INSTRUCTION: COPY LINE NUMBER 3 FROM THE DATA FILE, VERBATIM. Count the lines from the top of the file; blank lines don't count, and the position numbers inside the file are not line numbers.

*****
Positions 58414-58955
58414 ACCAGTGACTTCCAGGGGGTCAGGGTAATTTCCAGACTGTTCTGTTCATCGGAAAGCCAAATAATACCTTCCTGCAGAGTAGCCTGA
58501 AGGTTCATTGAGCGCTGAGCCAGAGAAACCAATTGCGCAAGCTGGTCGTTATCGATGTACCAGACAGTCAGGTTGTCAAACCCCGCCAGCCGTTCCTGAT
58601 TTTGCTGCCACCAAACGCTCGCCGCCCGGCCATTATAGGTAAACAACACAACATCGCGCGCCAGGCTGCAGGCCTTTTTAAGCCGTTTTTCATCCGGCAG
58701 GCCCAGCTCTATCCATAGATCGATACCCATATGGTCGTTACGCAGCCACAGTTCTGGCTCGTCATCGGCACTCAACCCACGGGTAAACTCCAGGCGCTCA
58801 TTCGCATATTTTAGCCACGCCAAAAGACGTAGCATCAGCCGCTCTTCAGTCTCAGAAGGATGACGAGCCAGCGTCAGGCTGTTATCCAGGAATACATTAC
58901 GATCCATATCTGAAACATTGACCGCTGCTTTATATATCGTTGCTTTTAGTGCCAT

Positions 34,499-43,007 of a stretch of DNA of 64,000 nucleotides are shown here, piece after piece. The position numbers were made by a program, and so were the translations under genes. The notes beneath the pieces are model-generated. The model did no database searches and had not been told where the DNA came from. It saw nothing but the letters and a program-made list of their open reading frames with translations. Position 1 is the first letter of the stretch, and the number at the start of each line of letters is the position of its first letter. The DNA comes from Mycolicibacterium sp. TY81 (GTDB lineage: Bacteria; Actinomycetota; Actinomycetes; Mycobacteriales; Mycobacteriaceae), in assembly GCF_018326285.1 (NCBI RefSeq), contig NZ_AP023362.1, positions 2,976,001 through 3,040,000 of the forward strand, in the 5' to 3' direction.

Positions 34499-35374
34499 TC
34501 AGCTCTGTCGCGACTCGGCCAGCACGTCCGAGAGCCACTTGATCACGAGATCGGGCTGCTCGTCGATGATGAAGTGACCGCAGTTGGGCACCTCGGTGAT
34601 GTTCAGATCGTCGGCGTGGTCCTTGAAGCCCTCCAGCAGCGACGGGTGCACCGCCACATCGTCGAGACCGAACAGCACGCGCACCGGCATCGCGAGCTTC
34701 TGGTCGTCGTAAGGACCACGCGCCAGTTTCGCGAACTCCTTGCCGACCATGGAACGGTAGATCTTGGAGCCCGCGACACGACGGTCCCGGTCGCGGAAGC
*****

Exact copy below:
58501 AGGTTCATTGAGCGCTGAGCCAGAGAAACCAATTGCGCAAGCTGGTCGTTATCGATGTACCAGACAGTCAGGTTGTCAAACCCCGCCAGCCGTTCCTGAT